Lakeview Cops Offer Citizens Gift Certificates, Lawsuit Opportunities
Dec. 22, 2015 (Mimesis Law) — Everyone has experienced it. The flash of blue strobes behind you. Your hands tightening on the wheel when you see an officer behind you. Now you go through a checklist of things you may have done wrong. Were you speeding? Is your tag expired? Is there something you could be arrested for?
Or maybe, in fact, you’ve done nothing wrong at all:
“They’re going the speed limit and both of them are wearing their seat belts,” Hotchkiss noted as the car cruised serenely by his SUV. “That looks like a good one to pull over.”
Yes, Lakeview, Texas has embarked on a brilliant new program, according to The Baxter Bulletin:
“We are conducting a ‘Doing it Right Safe Driving Campaign. We look for people wearing their seat belts, obeying the speed limit and all the traffic laws,” Hotchkiss told them. “You were doing the right thing so we want to give you this Starbucks gift certificate.”
As one lucky recipient noted:
“I was surprised because I thought I was going the speed limit,” Cindy Davenport said of the traffic stop, laughing. “It’s a nice thought, but it was a little unnerving when you first get pulled over.”
You can certainly understand Ms. Davenport’s nervousness. She has no idea why she’s being pulled over. She could get a ticket, and have to miss a day of work going to court because her tail light was out. Or she could get arrested, and be held up to 48 hours before anyone even figures out if she’s done something wrong. Or she could end up, due to some misunderstanding, getting tased, pepper-sprayed, or shot.
These are all reasonable fears in a country where police officers are constitutionally entitled to arrest you for not wearing a seat belt, or any other minor offense.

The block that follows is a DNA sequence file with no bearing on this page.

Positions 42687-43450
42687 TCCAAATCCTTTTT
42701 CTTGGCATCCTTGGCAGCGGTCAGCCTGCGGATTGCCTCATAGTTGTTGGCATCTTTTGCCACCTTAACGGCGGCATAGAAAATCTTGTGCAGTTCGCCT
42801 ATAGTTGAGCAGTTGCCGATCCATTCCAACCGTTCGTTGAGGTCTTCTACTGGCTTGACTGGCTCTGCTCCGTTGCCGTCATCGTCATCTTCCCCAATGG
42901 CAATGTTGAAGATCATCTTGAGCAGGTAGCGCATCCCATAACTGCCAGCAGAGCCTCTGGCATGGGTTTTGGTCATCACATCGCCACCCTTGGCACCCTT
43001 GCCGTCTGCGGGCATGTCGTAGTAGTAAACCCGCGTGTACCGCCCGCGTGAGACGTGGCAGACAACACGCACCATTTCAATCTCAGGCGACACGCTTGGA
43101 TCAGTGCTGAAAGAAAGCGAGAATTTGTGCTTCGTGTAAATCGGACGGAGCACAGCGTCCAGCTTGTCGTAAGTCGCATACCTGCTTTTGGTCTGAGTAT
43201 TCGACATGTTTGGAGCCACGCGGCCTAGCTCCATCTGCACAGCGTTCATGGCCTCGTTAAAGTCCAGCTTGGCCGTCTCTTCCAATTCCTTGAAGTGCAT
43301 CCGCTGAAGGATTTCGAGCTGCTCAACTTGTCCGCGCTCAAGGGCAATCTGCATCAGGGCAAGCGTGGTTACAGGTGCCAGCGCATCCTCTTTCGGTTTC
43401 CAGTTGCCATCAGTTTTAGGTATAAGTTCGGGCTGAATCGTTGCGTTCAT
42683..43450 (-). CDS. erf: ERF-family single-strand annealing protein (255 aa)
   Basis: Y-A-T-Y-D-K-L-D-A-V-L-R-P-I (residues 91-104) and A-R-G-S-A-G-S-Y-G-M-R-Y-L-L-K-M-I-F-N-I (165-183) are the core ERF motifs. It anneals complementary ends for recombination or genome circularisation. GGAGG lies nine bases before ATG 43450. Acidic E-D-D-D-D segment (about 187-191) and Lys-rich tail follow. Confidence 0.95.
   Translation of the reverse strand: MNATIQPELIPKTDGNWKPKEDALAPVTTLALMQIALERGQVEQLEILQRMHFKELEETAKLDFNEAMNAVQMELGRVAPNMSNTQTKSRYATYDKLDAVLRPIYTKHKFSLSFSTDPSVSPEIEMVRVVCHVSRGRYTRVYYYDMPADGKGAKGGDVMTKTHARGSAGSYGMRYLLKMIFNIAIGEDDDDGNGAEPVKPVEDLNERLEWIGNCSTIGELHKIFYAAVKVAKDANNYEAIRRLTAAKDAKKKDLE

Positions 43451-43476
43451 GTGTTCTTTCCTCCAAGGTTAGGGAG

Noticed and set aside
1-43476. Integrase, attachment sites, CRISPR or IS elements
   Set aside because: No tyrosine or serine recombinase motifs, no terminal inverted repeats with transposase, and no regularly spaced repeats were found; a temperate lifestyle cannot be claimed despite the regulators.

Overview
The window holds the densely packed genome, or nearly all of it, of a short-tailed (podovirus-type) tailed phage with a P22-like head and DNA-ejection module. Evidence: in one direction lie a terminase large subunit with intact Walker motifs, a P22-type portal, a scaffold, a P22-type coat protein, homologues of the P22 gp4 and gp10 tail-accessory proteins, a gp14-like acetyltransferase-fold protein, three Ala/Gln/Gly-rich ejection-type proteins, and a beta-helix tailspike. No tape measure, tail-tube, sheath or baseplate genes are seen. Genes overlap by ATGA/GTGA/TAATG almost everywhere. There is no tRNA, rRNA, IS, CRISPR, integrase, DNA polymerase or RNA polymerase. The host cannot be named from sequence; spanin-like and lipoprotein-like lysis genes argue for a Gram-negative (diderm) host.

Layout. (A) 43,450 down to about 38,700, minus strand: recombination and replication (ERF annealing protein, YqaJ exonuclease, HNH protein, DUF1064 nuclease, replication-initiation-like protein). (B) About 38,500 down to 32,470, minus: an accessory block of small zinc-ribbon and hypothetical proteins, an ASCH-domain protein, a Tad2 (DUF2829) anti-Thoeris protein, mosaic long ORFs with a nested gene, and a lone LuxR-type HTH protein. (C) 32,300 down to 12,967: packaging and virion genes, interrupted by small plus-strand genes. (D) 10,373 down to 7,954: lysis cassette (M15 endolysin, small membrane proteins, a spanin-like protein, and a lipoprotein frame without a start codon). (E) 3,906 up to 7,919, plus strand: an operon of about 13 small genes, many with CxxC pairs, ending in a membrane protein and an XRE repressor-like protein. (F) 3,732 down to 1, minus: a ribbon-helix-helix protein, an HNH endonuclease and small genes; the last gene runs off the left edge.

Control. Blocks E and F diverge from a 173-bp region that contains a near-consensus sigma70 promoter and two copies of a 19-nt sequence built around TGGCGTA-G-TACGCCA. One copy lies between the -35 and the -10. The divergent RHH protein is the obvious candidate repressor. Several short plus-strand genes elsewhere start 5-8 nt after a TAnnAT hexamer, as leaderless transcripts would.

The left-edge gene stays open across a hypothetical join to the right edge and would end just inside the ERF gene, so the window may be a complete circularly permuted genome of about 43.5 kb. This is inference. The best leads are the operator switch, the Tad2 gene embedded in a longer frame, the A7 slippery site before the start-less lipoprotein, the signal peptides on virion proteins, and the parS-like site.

What the officers in Lakeview seem to misunderstand is that they are taking a very special privilege we give them, the monopoly on force, and they are using it for what are essentially, very straightforward pranks.
See, you thought you were in serious trouble and were going to have your day ruined. But it turns out, the police officers were just bored. Then, they take the nervous relief on your face as a sign that everything is going according to plan.
It’s pretty clear that nobody at Lakeview thought this through:
“When the chief came to me with this idea, I thought it sounded great,” [the Mayor] said. “I sent an email to the council members asking if anyone had a problem with it and I never heard anything back negative so we went ahead.”
Let’s set aside for the moment that we generally pay for the police in the hope that they will make the area safer by preventing and solving crimes, not for the purpose of gift-card related hijinks.
What happens if the officer pulls you over to give you a gift certificate, and “smells the faint odor of an alcoholic beverage,” or “the overwhelming odor of marijuana.” Is he going to let you go on your way simply because he never had a valid reason to stop you?
Or, what happens if a motorist is a little bit rude? If the officer gives a gift certificate recipient a “lawful order” to put out her cigarette, is it still a crime in his eyes to say no?
However many chai lattés that gift certificate might buy you, it’s probably not worth the risk that the officer might find a whole new reason to detain you once you’re pulled over. Also, and this may come as a surprise to some readers, but the Supreme Court has never gotten around to granting a gift certificate exception to the 4th Amendment. The officer’s motive to stop you is irrelevant. All that matters is whether he had a good reason, which means that he had some reason to think you were committing a crime or posed a risk to the public.
Observing someone not committing a crime, it turns out, is not reasonable articulable suspicion that they are committing a crime.
So each of these gift certificates comes wrapped up neatly with a little constitutional violation and a potential lawsuit. And even though the intrusion might be minor, the Supreme Court held this year that the 4th Amendment does not contain a “no big deal” exception.
It’s quite possible that no one will decide to sue. The officer’s hearts are in the right place, they just don’t quite understand the way that their monopoly on force can make even the most lighthearted encounters coercive.
To the officers of Lakeview, if you want positive publicity, make good arrests. Perform good searches. In your off-time, work for charity.
But when the time comes to give local residents a gift, you don’t have to consult their wish list. Just leave them the hell alone.